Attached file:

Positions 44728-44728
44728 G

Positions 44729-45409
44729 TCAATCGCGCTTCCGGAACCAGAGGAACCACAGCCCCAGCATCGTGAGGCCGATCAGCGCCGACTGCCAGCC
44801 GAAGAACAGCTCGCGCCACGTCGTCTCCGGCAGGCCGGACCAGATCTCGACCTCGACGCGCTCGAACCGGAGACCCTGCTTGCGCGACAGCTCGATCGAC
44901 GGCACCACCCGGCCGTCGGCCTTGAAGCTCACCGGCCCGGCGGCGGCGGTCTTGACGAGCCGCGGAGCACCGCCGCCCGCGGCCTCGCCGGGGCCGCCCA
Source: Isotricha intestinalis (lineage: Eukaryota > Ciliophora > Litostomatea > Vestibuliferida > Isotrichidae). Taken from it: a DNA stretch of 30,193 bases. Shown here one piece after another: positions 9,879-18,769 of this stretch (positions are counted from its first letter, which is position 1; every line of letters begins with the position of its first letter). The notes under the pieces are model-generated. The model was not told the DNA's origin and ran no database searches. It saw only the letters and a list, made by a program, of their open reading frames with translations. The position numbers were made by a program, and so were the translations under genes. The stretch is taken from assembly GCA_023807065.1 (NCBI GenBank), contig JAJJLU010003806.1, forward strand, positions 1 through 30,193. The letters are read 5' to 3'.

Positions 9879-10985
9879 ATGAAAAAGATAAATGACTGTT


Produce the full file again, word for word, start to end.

Positions 44728-44728
44728 G

Positions 44729-45409
44729 TCAATCGCGCTTCCGGAACCAGAGGAACCACAGCCCCAGCATCGTGAGGCCGATCAGCGCCGACTGCCAGCC
44801 GAAGAACAGCTCGCGCCACGTCGTCTCCGGCAGGCCGGACCAGATCTCGACCTCGACGCGCTCGAACCGGAGACCCTGCTTGCGCGACAGCTCGATCGAC
44901 GGCACCACCCGGCCGTCGGCCTTGAAGCTCACCGGCCCGGCGGCGGCGGTCTTGACGAGCCGCGGAGCACCGCCGCCCGCGGCCTCGCCGGGGCCGCCCA
Source: Isotricha intestinalis (lineage: Eukaryota > Ciliophora > Litostomatea > Vestibuliferida > Isotrichidae). Taken from it: a DNA stretch of 30,193 bases. Shown here one piece after another: positions 9,879-18,769 of this stretch (positions are counted from its first letter, which is position 1; every line of letters begins with the position of its first letter). The notes under the pieces are model-generated. The model was not told the DNA's origin and ran no database searches. It saw only the letters and a list, made by a program, of their open reading frames with translations. The position numbers were made by a program, and so were the translations under genes. The stretch is taken from assembly GCA_023807065.1 (NCBI GenBank), contig JAJJLU010003806.1, forward strand, positions 1 through 30,193. The letters are read 5' to 3'.

Positions 9879-10985
9879 ATGAAAAAGATAAATGACTGTT